I'd like to share with you how I have learned to make what I consider to be the world's greatest catch nets for birds. Let me start by saying that the design for these nets is not mine. It was passed on to me many years ago by my dear friends and avicultural mentors Arlan and Loretta Vaughn.
So many times I have seen people hurt or stress their birds terribly by using nylon fishing nets to catch them. The nets that I use are both easier to catch and hold birds in and are also much less stressful and harmful to the birds being caught. There are several things that you will need to keep in mind when you are making these nets. As long as these essential elements are met, you can customize them any way you want to fit your specific needs.
The first rule to remember is that birds stay calmer when they are in the dark. This is why a magician is able to keep doves quiet and motionless in his hat or sleeve for twenty minutes while he performs his act. So when you buy the material to make your bird catch nets from, choose material that is thick enough to keep most of the sunlight out. I usually buy the thickest and softest material I can find that also looks pretty durable. Remember that form follows function. So ugly doesn't matter when choosing netting material. My favorite net is made of some “butt ugly” thick gold 70's drapery looking material, but it works flawlessly every time I need it and has served me for ten or twelve seasons now with no signs of stopping. I have already replaced the handle on it twice but that ugly old material is still hanging tough.
The second thing to keep in mind is that you want the material to be cut and sewn so that it hangs down very long. The net that is pictured in this article is made of dark blue denim-ish material that hangs down 38 inches from the hoop to the tip. The reason it has to be so long is that you want there to be enough extra room so that when you catch the bird and he falls to the bottom of the net, you can flip the net over and have the body weight of the bird hold the upper material against the hoop so he can't fly back out. I have caught Impeyan Pheasants and Eared Pheasants (which are both very big, powerful birds) in these nets and have had no problems at all. You will also need some heavy thread to hand sew the material on with.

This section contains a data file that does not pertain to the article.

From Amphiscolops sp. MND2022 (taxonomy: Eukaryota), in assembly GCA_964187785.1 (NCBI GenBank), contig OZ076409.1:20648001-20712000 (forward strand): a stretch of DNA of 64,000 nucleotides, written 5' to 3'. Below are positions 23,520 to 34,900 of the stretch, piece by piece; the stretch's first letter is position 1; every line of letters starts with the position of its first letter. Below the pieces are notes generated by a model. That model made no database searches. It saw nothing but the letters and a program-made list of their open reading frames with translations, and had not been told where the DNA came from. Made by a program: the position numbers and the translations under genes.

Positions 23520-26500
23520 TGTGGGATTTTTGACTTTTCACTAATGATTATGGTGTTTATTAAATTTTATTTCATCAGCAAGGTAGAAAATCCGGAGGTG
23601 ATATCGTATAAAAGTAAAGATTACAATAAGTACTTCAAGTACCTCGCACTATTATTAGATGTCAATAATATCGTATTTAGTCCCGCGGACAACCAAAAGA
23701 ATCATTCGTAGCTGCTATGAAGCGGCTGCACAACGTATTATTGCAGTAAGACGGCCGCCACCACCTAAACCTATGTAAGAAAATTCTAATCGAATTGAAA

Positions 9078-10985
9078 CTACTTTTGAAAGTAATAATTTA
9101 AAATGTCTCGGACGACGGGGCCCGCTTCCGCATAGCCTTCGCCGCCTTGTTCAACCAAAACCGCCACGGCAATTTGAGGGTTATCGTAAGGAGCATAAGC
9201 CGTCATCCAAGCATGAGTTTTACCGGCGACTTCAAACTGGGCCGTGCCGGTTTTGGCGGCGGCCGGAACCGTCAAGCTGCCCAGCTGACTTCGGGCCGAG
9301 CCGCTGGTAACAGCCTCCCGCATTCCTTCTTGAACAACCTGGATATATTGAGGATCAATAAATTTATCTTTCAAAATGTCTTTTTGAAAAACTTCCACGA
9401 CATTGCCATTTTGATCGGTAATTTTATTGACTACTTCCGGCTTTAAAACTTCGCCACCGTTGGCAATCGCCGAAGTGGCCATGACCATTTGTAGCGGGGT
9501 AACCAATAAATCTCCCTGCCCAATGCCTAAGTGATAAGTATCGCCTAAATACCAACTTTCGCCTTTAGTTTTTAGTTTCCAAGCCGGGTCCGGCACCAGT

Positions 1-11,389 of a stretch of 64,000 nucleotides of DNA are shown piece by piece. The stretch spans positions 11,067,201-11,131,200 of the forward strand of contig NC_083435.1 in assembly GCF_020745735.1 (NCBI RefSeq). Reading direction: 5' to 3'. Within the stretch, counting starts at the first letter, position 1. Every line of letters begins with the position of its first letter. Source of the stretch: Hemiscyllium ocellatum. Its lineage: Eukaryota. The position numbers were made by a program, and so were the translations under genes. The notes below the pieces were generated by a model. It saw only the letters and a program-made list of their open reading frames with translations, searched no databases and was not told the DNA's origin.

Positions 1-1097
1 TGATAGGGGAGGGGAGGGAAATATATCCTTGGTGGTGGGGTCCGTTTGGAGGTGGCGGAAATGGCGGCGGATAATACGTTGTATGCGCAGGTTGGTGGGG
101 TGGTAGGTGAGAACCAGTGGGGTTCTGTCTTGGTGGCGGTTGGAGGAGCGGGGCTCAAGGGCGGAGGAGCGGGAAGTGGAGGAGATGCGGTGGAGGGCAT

The next thing to do is to select the frame and handle that you want to use. What I do is search garage sales and sporting goods stores to find fishing nets that will make the most suitable bird catch nets. I like to use oversized hoops to give me a bigger target to catch flying or running birds with. Most of my best nets have hoops that are about 18 inches across. Be sure to get nets with sturdy yet fairly lightweight handles. I own eight of these nets in total, and they are all different shapes and sizes but most of them have oversized hoops and at least 24 inch handles. I have one with a 48 inch long handle, but I think it is really too awkward and hard to maneuver inside my pens. Most of my birds are too fast for me when I use it. I think the perfect handle length is about 30 inches. That is long enough to give you plenty of reach as they fly or run by but not so long as to be unwieldly.